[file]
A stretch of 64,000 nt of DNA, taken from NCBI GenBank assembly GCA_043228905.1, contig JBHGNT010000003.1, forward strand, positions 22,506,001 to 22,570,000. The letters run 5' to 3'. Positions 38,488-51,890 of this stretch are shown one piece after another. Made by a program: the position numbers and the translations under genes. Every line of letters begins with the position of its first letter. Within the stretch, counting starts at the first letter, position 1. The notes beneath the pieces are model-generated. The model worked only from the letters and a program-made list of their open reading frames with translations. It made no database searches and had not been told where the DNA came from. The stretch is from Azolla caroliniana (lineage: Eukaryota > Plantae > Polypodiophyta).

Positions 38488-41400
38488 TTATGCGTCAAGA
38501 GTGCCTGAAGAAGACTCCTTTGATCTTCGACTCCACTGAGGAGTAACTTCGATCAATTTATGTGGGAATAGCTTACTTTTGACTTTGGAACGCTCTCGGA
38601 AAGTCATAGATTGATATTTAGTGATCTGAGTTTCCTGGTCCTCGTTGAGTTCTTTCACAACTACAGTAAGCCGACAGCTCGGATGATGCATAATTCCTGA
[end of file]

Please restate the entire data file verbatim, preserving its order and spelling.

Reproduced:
A stretch of 64,000 nt of DNA, taken from NCBI GenBank assembly GCA_043228905.1, contig JBHGNT010000003.1, forward strand, positions 22,506,001 to 22,570,000. The letters run 5' to 3'. Positions 38,488-51,890 of this stretch are shown one piece after another. Made by a program: the position numbers and the translations under genes. Every line of letters begins with the position of its first letter. Within the stretch, counting starts at the first letter, position 1. The notes beneath the pieces are model-generated. The model worked only from the letters and a program-made list of their open reading frames with translations. It made no database searches and had not been told where the DNA came from. The stretch is from Azolla caroliniana (lineage: Eukaryota > Plantae > Polypodiophyta).

Positions 38488-41400
38488 TTATGCGTCAAGA
38501 GTGCCTGAAGAAGACTCCTTTGATCTTCGACTCCACTGAGGAGTAACTTCGATCAATTTATGTGGGAATAGCTTACTTTTGACTTTGGAACGCTCTCGGA
38601 AAGTCATAGATTGATATTTAGTGATCTGAGTTTCCTGGTCCTCGTTGAGTTCTTTCACAACTACAGTAAGCCGACAGCTCGGATGATGCATAATTCCTGA